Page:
How Does Unemployment Affect Businesses?
Unemployment can raise federal and state taxes for small businesses. At times, it presents administrative challenges for employers when handling former workers' claims for unemployment insurance benefits. On the up side, however, unemployment can increase the number of businesses by offering opportunities for new entrepreneurs. The Federal-State Unemployment Insurance, or UI, fund provides temporary financial assistance to workers who involuntarily lose their jobs.
People have less money to spend on goods and services when they’re out of work. High unemployment weakens consumers’ purchasing power, the driver of local economies. Bakeries, neighborhood retailers, local banks, landlords and other small businesses feel the sting of high unemployment when people stop eating out, buying goods or paying their rent.
An economy with high unemployment can leave cash-strapped states looking to borrow money from the federal government to cover UI benefits claims. As a result, small businesses, which disproportionately face financial hardships in recessionary times, might have to pay higher federal unemployment taxes, or FUTA. Employers pay a percentage of their total payroll for FUTA. A rate increase would be on top of the state unemployment tax, or SUTA, that businesses also pay.
Small-business owners who have had multiple layoffs can expect to pay higher UI taxes. Tax rates vary by state, but employers that never or rarely lay off workers are charged a smaller percentage of their total payroll than those with a long history of layoffs. A small employer’s financial stability is jeopardized when a sizable number of its former employees are filing UI benefits claims.
Handling UI benefits claims can be as confusing as it is burdensome for small-business owners. They might not know how they’re being taxed or if a laid-off employee is still eligible for benefits. Employers can avoid unexpected challenges by knowing their state’s UI laws. State labor departments can clarify what types of terminations make workers eligible to collect benefits and for how long. State DOLs also notify employers when claims are filed and request their input. Employers should keep records of their tax payments and document all UI charges against them. They also should be ready to challenge benefits claims they believe are false.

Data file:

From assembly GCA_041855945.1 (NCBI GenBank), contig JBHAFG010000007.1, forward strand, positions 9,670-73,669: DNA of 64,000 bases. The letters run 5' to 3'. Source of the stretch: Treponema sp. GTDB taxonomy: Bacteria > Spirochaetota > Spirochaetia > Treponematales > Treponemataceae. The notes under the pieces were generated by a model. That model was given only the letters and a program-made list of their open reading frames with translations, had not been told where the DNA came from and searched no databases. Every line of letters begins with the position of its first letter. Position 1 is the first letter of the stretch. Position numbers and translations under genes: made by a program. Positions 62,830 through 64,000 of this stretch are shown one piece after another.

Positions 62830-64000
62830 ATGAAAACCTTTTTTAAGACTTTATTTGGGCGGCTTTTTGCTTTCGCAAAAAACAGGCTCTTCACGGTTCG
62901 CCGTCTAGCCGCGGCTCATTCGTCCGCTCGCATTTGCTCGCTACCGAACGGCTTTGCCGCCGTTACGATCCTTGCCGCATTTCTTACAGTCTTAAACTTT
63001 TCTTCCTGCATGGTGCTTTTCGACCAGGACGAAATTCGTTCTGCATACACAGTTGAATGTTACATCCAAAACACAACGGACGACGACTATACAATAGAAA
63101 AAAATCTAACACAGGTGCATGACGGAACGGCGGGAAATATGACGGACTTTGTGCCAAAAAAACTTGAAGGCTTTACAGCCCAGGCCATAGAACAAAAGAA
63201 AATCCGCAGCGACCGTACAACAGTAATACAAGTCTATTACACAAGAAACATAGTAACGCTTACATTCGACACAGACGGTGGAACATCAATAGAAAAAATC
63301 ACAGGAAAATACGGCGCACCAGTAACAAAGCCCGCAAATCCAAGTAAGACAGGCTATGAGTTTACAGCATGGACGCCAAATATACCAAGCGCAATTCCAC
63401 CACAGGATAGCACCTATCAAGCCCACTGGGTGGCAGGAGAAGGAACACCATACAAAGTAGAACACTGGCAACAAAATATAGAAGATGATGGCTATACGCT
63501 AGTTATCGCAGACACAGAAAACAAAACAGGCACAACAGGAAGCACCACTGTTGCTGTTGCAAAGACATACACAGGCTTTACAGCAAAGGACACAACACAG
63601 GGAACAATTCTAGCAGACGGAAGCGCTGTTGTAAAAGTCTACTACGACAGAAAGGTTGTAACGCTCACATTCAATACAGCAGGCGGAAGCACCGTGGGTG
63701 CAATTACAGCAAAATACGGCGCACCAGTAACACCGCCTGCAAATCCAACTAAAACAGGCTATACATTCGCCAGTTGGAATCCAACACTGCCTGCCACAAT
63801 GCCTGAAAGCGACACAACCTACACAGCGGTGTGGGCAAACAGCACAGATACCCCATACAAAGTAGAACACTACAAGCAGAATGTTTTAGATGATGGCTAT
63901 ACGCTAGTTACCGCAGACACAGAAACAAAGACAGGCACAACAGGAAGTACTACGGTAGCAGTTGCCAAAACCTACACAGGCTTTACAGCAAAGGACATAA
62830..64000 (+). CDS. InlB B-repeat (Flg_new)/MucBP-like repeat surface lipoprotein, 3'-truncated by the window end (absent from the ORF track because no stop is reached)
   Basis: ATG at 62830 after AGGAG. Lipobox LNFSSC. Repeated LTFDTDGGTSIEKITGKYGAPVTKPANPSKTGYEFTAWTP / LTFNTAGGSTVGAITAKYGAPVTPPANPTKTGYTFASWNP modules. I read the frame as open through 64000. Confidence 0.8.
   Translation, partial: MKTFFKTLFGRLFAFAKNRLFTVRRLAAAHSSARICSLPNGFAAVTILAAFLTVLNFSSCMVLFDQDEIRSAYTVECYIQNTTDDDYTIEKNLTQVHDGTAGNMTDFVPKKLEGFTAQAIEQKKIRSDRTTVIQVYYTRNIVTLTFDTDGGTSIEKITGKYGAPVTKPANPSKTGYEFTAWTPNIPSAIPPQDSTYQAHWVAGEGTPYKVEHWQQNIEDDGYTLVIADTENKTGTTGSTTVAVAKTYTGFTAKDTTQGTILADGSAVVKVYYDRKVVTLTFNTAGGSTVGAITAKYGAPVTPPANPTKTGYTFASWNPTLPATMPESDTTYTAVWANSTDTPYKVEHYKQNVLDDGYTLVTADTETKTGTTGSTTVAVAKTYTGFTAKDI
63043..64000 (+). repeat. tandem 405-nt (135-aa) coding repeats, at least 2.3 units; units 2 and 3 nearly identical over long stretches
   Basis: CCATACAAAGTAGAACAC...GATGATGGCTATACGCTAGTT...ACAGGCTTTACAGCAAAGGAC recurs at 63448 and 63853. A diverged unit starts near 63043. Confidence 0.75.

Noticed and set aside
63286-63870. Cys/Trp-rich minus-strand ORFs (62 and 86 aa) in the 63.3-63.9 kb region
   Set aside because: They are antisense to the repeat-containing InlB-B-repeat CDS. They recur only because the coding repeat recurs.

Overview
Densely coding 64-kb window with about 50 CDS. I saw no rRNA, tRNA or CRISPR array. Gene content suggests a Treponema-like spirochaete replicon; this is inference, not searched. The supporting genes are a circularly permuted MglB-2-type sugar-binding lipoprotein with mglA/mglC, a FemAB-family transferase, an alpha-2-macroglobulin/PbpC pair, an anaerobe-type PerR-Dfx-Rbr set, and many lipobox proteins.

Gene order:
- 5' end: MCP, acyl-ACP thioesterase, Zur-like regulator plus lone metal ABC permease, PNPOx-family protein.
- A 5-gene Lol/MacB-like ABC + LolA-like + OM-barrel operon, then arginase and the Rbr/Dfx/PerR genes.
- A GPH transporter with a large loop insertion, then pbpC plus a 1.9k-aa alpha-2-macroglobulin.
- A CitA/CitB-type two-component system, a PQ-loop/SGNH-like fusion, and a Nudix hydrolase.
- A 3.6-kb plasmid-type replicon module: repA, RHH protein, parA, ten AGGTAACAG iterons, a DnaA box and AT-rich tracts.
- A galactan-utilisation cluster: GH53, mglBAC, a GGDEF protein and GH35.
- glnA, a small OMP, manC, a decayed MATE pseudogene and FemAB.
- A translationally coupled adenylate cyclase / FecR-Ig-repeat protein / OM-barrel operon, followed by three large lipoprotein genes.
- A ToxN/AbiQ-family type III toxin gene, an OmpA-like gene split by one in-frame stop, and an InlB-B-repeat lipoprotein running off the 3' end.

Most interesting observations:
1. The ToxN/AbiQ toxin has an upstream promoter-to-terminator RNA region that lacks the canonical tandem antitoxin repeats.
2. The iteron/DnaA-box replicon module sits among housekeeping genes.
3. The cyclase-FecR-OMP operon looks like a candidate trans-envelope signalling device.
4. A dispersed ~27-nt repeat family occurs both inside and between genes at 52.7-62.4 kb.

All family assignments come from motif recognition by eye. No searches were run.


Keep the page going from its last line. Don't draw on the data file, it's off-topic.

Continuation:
Labor departments nationwide encourage laid-off workers to start their own businesses. State DOLs even provide resources to help them, such as entrepreneurial workshops and information on registering a business and applying for loans. These self-employment assistance programs pay would-be business owners stipends instead of UI benefits while they’re setting up their companies. But to participate in these programs, unemployed workers must still qualify for their state’s UI benefits.
States generally disqualify people who work full time from collecting unemployment benefits, whether they work for themselves or someone else. However, states sometimes allow the unemployed to start a part-time business and collect partial benefits.